The following links are to a popular Reformed website titled, “Monergism.” The first link concerns a basic understanding of Reformed monergistic beliefs (especially read ‘grace,’ ‘salvation,’ ‘perseverance,’ and ‘sanctification’). The second link, oddly enough, can be found on the same website if you go to the home page, then “bad theology,” then “synergism” (A bit ironic concerning the comment by Bird above). I have saved you the trouble of going through these multiple links and you can just click the second link below which will take you to many articles listed on the synergism/monergism debate. Obviously, being found at a site titled Monergism.com, the articles will be undoubtedly focused far more on an accurate representation of monergism as opposed to synergism. These two links are the type of thing Bird seems to be addressing in his brief post. There is a lot of content at the following links, but only enough should be read to get a representation of the monergistic viewpoint.
After having read the a bit from the two opposing viewpoints of the debate, I request that you leave a comment on your thoughts on the synergism/monergism debate. Unlike some, I do not believe it to be the ‘end of the world’ if you don’t really know where you stand on these sorts of issues. There are strong arguments on both sides in my opinion, however, my opinion you will notice is intentionally absent from this post for the sake of an interest in your opinions.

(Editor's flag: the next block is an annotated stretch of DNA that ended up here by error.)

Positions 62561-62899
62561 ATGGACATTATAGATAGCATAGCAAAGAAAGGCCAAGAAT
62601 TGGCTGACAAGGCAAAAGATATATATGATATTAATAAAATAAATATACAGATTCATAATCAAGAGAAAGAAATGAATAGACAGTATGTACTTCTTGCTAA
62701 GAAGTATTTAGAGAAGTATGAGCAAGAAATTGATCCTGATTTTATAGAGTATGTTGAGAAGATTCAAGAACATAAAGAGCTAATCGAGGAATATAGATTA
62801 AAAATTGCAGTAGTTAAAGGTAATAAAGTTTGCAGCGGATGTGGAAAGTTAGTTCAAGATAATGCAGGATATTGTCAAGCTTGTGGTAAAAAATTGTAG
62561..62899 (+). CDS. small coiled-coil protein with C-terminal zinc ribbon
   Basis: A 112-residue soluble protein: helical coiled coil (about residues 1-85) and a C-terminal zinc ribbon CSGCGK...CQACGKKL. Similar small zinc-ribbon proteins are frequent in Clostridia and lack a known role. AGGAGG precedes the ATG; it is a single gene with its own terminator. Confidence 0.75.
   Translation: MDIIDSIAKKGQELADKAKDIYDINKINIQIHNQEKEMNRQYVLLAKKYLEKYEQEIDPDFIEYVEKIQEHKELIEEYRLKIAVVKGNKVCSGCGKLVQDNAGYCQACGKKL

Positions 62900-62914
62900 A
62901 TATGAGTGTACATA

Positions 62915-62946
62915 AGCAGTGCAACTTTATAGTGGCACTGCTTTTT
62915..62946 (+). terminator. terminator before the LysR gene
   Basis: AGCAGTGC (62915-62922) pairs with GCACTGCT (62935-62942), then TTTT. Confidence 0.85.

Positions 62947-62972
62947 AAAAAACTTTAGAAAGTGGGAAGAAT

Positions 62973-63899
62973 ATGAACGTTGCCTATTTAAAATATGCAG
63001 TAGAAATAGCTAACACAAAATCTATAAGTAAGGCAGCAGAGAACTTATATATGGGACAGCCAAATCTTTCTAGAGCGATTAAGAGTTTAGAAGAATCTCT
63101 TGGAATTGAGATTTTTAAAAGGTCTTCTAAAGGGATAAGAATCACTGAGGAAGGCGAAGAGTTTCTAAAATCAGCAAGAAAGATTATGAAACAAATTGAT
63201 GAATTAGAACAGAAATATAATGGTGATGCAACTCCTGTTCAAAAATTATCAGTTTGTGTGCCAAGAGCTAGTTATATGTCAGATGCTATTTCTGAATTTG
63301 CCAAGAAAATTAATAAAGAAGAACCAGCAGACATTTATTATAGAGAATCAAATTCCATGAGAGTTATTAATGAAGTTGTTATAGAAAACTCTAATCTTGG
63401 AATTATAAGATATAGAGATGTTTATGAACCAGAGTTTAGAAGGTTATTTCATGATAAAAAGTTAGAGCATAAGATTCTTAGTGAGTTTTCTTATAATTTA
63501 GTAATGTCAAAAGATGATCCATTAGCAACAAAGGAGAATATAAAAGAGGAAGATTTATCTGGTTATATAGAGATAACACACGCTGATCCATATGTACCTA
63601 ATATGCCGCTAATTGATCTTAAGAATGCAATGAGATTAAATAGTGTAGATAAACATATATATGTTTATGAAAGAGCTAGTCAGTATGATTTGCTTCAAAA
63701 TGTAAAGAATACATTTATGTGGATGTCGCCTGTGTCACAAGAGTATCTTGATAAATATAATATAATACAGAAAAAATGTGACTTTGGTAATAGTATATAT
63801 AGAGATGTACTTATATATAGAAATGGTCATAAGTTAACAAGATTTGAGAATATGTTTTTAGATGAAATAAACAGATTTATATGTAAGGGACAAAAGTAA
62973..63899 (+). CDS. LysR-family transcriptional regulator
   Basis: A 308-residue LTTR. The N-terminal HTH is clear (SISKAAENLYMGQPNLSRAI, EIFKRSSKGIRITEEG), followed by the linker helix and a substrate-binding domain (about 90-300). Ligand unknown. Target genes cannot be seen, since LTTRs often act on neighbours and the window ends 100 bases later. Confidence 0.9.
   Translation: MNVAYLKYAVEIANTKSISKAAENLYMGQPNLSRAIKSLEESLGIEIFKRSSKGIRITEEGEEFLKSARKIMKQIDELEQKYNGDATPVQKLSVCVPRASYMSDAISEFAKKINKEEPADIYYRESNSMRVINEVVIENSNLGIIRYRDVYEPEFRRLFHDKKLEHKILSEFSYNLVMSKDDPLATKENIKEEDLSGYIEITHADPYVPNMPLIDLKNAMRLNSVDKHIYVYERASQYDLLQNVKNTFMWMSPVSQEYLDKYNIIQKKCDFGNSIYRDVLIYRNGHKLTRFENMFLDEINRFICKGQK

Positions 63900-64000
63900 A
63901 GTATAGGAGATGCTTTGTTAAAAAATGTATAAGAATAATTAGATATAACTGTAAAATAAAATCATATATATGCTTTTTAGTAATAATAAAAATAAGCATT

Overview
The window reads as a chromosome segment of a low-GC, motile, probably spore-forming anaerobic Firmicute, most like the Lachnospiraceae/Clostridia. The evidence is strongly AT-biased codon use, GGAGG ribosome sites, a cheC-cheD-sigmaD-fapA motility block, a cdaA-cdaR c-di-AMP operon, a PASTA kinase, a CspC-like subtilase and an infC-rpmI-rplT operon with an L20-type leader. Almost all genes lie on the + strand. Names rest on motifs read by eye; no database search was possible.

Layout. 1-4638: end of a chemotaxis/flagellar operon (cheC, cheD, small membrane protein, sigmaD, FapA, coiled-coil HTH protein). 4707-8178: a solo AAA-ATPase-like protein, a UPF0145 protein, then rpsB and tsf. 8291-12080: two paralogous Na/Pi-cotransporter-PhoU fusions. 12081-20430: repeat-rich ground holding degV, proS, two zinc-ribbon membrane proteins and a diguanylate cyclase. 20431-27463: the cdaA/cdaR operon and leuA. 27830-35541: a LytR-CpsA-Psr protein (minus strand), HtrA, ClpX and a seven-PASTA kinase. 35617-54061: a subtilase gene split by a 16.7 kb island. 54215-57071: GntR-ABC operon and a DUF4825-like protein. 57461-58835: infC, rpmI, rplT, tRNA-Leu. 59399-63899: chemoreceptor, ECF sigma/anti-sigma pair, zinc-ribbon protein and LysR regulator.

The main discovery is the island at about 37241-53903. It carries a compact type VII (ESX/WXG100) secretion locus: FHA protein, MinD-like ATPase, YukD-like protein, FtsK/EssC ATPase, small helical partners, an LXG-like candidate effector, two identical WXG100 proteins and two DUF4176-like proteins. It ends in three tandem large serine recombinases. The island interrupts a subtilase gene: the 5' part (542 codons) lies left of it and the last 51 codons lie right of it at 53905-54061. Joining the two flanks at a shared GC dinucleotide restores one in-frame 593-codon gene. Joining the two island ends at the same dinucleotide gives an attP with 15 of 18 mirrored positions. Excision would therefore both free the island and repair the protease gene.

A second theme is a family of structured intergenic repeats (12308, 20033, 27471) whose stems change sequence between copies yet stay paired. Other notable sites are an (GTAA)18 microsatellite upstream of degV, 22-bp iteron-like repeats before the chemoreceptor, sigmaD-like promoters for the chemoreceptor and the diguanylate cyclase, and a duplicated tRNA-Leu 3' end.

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Questions:
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Therefore, tell me what you think.
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Do the monergism folks have it right? Do the synergism folks have it right?
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Does Michael Bird paint an accurate representation of monergism or not? Why?
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Can one discount synergism, yet, rely fully on one’s intellectual capacities to over-emphasize the ‘indicative’ as Bird suggests? Why/Why not? If you disagree with Bird here, could there be some truth to this?
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How can we go about understanding how this monergism/synergism debate plays into our own theology and how we are called to live in this time in the mix the old age and the Kingdom of God (Already/Not Yet)?
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How can one be an agent of ‘Salt and Light’ in the world if one is a monergist/synergist, or does that even matter?
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Final question for those who are in with the Pauline studies… If one of these views (monergism/synergism) is the historic position held by orthodox Christianity (by this I mean early church up through the east/west split), yet, it was changed at a certain time period and that point is not disputed today, then why make all the fuss about N.T. Wright’s view of Justification with an appeal to a departure from historical orthodox Christianity?
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grace,
matt